GEORGIA ON THEIR MIND: Democratic senators on Tuesday pressed Facebook and Twitter over measures the social media giants are taking to combat election misinformation ahead of the Georgia Senate runoffs that will decide party control of the upper chamber. 

Sen. Richard Blumenthal (D-Conn.) led four of his colleagues in a letter requesting detailed information as to how the tech giants plan to fight misinformation, especially in Spanish, on their platforms ahead of the Jan. 5 runoff.

The letter comes after the tech CEOs committed to improve content moderation in Spanish during a Senate Judiciary Committee hearing last week. 

“The runoff has already started: Georgians right now are registering to vote and registrars are beginning to mail absentee ballots. However, social media has been inundated with disinformation and smear campaigns designed to undermine the results of the general election and prevent a runoff, including a malign torrent of falsehoods from the President and his allies,” the senators wrote to Facebook and Twitter, according to copies of the letters.

The senators asked Twitter and Facebook to detail plans about what measures they will keep in place from the general election, as well as what additional measures they plan to take by the end of the month. The letter is also signed by Sens. Amy Klobuchar (D-Minn.), Bernie SandersBernie SandersMcConnell makes failed bid to adjourn Senate after hours-long delay Senate holds longest vote in history as Democrats scramble to save relief bill Democrats break COVID-19 impasse with deal on jobless benefits MORE (I-Vt.), Mazie Hirono (D-Hawaii) and Gary Peters (D-Mich.).

The senators specifically asked the social media giants to detail steps they plan to take to address Spanish-language misinformation on their platforms.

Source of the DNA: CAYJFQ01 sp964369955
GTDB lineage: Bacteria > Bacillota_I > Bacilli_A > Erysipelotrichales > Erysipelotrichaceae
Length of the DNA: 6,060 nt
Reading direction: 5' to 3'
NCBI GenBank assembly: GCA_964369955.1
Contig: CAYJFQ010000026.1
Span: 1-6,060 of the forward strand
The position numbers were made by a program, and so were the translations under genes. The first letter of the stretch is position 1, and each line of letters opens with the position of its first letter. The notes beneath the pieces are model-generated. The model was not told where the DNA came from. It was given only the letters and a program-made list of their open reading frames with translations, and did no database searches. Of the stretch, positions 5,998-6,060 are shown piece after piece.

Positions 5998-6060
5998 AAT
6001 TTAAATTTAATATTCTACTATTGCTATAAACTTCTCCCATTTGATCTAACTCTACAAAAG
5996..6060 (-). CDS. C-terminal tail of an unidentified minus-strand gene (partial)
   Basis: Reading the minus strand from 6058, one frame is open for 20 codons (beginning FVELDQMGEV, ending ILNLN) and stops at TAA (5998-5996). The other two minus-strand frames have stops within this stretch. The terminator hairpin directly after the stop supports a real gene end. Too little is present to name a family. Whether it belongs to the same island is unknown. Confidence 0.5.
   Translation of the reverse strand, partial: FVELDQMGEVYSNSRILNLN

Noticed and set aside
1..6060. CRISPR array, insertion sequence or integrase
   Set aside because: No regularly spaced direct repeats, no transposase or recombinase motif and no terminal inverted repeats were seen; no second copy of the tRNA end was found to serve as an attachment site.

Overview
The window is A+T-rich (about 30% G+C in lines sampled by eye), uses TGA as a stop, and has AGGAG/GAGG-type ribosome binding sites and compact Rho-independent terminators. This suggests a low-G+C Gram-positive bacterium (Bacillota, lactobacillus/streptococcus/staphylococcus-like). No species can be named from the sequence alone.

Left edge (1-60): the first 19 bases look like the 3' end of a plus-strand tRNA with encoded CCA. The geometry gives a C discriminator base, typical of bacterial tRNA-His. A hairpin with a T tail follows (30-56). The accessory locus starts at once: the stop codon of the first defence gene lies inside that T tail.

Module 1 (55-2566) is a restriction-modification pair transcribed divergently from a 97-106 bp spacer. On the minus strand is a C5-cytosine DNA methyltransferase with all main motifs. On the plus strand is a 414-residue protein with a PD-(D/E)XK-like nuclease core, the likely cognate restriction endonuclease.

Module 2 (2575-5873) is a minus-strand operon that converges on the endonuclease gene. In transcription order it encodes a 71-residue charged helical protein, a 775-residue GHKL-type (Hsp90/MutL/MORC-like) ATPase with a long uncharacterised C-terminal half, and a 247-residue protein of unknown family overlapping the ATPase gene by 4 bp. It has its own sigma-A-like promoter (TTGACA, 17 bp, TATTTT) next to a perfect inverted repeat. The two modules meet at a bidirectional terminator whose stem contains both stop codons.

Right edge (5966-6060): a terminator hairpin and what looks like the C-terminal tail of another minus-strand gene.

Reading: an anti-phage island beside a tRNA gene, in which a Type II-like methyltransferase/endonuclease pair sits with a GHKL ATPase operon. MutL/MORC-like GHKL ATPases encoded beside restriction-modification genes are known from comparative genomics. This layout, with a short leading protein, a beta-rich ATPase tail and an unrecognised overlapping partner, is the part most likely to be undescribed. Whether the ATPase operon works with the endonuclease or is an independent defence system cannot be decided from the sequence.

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Read more here. 

 

THAT’S A NO FROM THE FCC: The Federal Communications Commission (FCC) on Tuesday formally denied the request by Chinese telecommunications group ZTE to remove the agency’s designation of the company as a national security threat. 

The denial comes months after the FCC formally designated both ZTE and Chinese telecom group Huawei as national security threats, and banned U.S. groups from using funds from the FCC’s $8.3 billion Universal Service Fund to purchase equipment from either group. Huawei is currently in the middle of a legal battle disputing the designation. 

“With today’s order, we are taking another important step in our ongoing efforts to protect U.S. communications networks from security risks,” FCC Chairman Ajit Pai said in a statement. 

Pai noted that the agency will vote next month on rules to implement a reimbursement program created by legislation signed into law by President Trump earlier this year. The program would provide funds for smaller U.S. telecom groups to rip out and replace suspicious equipment, with companies banned from using federal funds to purchase equipment from Huawei and ZTE. 

“Now it is more vital than ever that Congress appropriate funds so that our communications networks are protected from vendors that threaten our national security,” Pai said. 

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Linda Fowlkes, the chief of the FCC’s Public Safety and Homeland Security Bureau, wrote in the decision denying ZTE’s request that the action “furthers the Commission’s objective of promoting safe and reliable networks.”

Read more here. 

 

HOLIDAY HACKING SPREE: The Department of Homeland Security’s Cybersecurity and Infrastructure Security Agency (CISA) on Tuesday warned of a spike in cyber scams targeted at U.S. consumers during the holiday season.

The agency, which saw a major leadership shake-up over the past week, published tips to help U.S. consumers avoid the scams, which historically increase during the holiday season. It is expected to worsen this year with more online shopping due to the COVID-19 pandemic. 

“Americans are adjusting their travel and shopping habits for a holiday season that’s sure to be unlike anything we have experienced,” acting CISA Director Brandon Wales said in a statement. “Hackers, scammers and thieves will take advantage of these changes and the generosity of the public during the holidays to target online shoppers and those giving to charities.”

Wales, who previously served as executive director of CISA, took over as acting director of the agency last week after President Trump fired former CISA Director Christopher Krebs. Former CISA Deputy Director Matthew Travis stepped down following pressure from the White House.